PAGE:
‘Carpenter’s salaries’ is chapter 25 of Insights from the Future, a book I’m writing about technology, innovation, and people … from the perspective of the future. THIS IS NOT NEWS; IT IS A PROJECTION OF FUTURE NEWS. Subscribe to my newsletter to keep in touch and get notified when the book publishes.
August 30, 2047
Housing prices are up.
And, housing prices are down.
The accommodations industry is a tale of two cities today as prices race in opposite directions. And while there’s always been divergence between high-end and low-end in construction, this is something different. Now, it’s divergence between modern and good old-fashioned wood stick construction.
“Over the past decade we’ve seen a massive divide in the housing industry,” Jennifer Wong, CEO of Constellation Construction, told me yesterday on the TechFirst podcast. “You’ve got hyper-modern on the one hand, with on-site 3D printing or modular pre-built construction bolted together on-site by assembly bots. On the other hand, you’ve got traditional wood-frame construction made by framers and carpenters.”
Thanks to two decades of innovation, 3D printing and modular construction are both significantly cheaper options. They’re also faster, often putting together significant 330 square meter homes (about 3,000 square feet) in just days or weeks. And increasingly, builder are using both technologies at the same time: assembly bots putting together large sections of wall, floor, and roofing, mobile 3D printers coming in after and finishing off custom elements.
For an average-sized house, this can be done at perhaps $35-65,000.
But some hearken back to older ways.
“I like Star Trek, but I don’t want to live on the Enterprise,” says video producer Vince Dangerfield. “Call me a traditionalist, but I’d like a home similar to what my parents designed and built.”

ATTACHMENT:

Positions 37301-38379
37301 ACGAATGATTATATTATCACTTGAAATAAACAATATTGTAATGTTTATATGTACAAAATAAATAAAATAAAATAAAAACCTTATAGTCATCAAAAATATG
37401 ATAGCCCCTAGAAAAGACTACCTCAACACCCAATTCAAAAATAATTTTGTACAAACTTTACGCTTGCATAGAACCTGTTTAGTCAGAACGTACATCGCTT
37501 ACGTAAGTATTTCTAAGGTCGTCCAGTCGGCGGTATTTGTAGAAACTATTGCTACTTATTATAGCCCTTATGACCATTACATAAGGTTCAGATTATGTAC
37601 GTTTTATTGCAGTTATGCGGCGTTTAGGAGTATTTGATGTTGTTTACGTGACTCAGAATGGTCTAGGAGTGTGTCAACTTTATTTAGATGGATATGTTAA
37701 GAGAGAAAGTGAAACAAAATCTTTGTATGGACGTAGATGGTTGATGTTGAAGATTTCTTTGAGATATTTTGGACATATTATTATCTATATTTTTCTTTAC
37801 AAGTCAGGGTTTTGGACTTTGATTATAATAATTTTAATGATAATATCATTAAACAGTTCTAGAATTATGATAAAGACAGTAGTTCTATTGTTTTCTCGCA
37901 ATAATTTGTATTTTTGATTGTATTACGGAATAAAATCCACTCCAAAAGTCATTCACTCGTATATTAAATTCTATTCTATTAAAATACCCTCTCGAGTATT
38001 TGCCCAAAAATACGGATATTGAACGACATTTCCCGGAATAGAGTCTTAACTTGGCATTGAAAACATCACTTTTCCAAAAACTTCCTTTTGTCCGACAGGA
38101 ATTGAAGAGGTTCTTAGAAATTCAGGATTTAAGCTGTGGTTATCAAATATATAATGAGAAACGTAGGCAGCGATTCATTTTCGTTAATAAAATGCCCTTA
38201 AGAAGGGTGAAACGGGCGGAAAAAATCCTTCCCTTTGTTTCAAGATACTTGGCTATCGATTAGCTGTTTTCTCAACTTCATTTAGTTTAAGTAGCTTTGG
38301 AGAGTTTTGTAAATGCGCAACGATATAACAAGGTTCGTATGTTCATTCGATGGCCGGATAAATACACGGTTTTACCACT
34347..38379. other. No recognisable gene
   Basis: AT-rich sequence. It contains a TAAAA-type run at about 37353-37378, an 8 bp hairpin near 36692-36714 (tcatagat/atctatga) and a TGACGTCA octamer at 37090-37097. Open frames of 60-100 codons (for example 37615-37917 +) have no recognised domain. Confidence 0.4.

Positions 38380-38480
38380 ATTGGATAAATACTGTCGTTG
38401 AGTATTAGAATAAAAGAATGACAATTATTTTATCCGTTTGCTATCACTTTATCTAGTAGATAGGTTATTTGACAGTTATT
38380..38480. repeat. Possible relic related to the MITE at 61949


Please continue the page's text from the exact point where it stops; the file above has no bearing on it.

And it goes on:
But traditional wood-frame construction is getting more and more expensive as the skilled trades who know how to build homes this way age out and retire. Construction cost alone is easily ten times 3D printing or modular assembly, and while robots are helping in some aspects, traditionalists typically value hand-made structures.
“I grew up cutting wood, hammering nails, making architect’s plans work in the real world,” one 60-year-old carpenter told me on the site of the Dangerfield’s new home. “No robot can do all that, especially when you’ve got to problem solve because nothing quite fits.”
That’s exactly the problem that modular construction affcionados say their preferred construction technology avoids. In modular construction, build bots and assembly machines get designs straight from architect’s plans and product everything in manageable, moveable sections, with only nanometers of variance.
Nothing ever “doesn’t quite fit” in modular construction, fans say. And with 3D printing on-site for any last-minute changes, construction is as personalized as you want it to be while still being fast.
The Dangerfields want a traditional home, and they can afford to pay for it. But with only a few hundred thousand carpenters left in the U.S., down from almost 1.5 million 30 years ago, they’re getting hard to find. And when you find them, they’re expensive.
The median carpenter salary today? $150,000/year for a typical 30-hour work week.
That has carpenters happy, but not homeowners. At least, not those who want good old-fashioned wood frame construction. But in a diverging industry, it’s perfectly fine for most who simply want quality homes that are built quickly and last a long time. And … are much less expensive than the alternative.
Again, this is a chapter of Insights from the Future, a book I’m writing about technology, innovation, and people … from the perspective of the future. Subscribe to my newsletter to keep in touch and get notified when the book publishes.
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